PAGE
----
Buddhism is a very old and expansive religion - there are many teachings and behavior prescriptions. It's also one of the few religions that doesn't give me the heeby geebies because the main tenents tend to be along the lines of being nice to everyone and leaving a small environmental footprint (in my limited exposure). The ultimate goal of every Buddhist is to become a Buddha.
In high school and college I was what a Sociologist would call a "seeker". I was looking for spiritual fulfillment and answers to questions like "What is the meaning of life", "What is my purpose in life", "How should I behave". I studied lots of different religions and religious teachings from the East and West, modern and tribal (although biased towards the modern Western religions due to my location in time and space): Christianity, Judaism, Islam, Mormonism, Buddhism, Jainism, Hinduism, Sikhism, Zoroastrianism, Bahái, Scientology, The People's Temple (Jonestown), The Manson Family, Heaven's Gate, Cargo Cults, early Mesopotamian religions, and more that I don't remember as well (wikipedia has a great list of religions).
My conclusions, looking back, are really simple. Perhaps if I had had some "spiritual" guidance when I was younger I would not have had to work so hard to come to such basic responses to religion. In short, here are a few summary conclusions on religions:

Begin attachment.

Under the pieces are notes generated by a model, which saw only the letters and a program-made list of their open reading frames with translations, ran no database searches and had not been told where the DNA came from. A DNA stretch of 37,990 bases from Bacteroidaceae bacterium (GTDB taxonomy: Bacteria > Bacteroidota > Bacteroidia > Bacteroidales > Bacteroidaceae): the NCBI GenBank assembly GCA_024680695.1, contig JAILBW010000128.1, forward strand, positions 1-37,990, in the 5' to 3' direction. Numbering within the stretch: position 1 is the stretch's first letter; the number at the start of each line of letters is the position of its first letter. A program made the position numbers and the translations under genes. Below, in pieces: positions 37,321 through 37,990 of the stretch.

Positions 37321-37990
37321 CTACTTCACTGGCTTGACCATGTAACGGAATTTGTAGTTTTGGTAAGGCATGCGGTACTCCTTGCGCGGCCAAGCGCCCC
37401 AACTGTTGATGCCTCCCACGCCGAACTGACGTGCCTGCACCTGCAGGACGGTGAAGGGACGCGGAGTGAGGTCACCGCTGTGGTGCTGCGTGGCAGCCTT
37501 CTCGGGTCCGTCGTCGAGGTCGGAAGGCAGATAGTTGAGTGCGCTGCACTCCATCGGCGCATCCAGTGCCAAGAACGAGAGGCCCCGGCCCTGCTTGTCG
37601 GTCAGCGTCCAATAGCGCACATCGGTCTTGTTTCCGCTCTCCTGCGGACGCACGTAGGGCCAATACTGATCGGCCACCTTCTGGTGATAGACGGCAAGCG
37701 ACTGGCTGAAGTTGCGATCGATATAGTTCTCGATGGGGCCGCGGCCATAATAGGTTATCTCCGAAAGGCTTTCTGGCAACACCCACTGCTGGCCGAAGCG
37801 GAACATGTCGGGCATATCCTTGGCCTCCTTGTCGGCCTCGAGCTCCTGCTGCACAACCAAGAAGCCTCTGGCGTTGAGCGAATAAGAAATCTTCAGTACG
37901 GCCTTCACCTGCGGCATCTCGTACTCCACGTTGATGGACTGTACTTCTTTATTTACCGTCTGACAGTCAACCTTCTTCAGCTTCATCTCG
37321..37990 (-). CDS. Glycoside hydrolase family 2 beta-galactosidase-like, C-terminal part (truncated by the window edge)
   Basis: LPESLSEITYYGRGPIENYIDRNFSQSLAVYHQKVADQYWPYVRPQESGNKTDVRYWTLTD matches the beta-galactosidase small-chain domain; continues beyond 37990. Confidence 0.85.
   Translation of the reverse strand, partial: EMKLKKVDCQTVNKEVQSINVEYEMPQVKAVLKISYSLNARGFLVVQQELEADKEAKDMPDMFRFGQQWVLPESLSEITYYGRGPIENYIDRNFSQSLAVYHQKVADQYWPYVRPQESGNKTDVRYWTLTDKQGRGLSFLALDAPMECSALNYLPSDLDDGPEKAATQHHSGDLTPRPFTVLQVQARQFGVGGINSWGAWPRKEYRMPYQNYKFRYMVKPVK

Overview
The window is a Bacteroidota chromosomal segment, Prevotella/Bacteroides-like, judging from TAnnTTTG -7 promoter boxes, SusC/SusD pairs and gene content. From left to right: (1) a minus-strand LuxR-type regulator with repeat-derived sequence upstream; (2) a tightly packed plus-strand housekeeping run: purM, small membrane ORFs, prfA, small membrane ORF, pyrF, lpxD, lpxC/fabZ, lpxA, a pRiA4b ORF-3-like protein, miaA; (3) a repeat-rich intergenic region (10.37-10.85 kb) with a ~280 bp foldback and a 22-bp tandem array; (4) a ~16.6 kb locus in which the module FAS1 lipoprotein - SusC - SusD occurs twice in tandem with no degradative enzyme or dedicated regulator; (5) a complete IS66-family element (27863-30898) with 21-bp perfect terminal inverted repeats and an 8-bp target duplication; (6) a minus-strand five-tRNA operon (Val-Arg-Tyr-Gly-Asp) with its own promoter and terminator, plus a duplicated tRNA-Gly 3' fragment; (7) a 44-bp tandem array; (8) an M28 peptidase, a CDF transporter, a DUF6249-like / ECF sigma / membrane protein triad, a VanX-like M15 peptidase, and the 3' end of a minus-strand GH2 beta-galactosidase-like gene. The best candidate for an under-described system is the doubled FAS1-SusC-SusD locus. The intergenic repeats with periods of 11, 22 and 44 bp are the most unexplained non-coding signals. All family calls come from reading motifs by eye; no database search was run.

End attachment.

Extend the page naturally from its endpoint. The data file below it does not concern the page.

My spiritual quest was similar to that of a Buddhist. I read the scriptures and followed the paths to truth. I denounced untruth when I discovered it. Slowly I defined truths for myself, and came to understood how people came to believe untruths. I cast aside forever the ancient superstitions of my milieu. A learning Buddhist on the same journey might learn that all of who we are is defined by our physical brains. Modern science and neuroscience reinforce the idea that there is no soul. For example, after a brain injury somebody might change any number of mental/emotional attributes (for better or worse). I have been under anesthesia, and while under, I experienced absolutely nothing - as if I were dead.
Experience and the search for truth leads one to believe that there is no life after death - and if there is - it's probably not like the stories we've been told. Thus casting aside reincarnation, the Buddhist realizes that when he dies he will reach Nirvana because we all reach Nirvana. The human mind is still a relatively fragile organ, despite all its power. Not every human can cope with the thought of nothing after death. Only the mentally prepared and enlightened Buddhists realize they will reach Nirvana. The enlightened Buddhist does not want to take away the support from those who need it, perhaps he does not teach this part. The enlightened Buddhist teaches in order such that they the student can reach this conclusion on his own. Formerly a student, the Buddha sees that the answer was always there; he just had to look at it from a different perspective. These Buddhists become Buddhas, just like Atheists.
postscriptum: I don't mean all Atheists here. I just means the Atheists who are Atheists after a rational struggle for Truth. Also, I'm not suggesting that Atheists are enlighted Buddhists per se, just that the parallel between Buddhas and Atheists seems like more than a coincidence to me.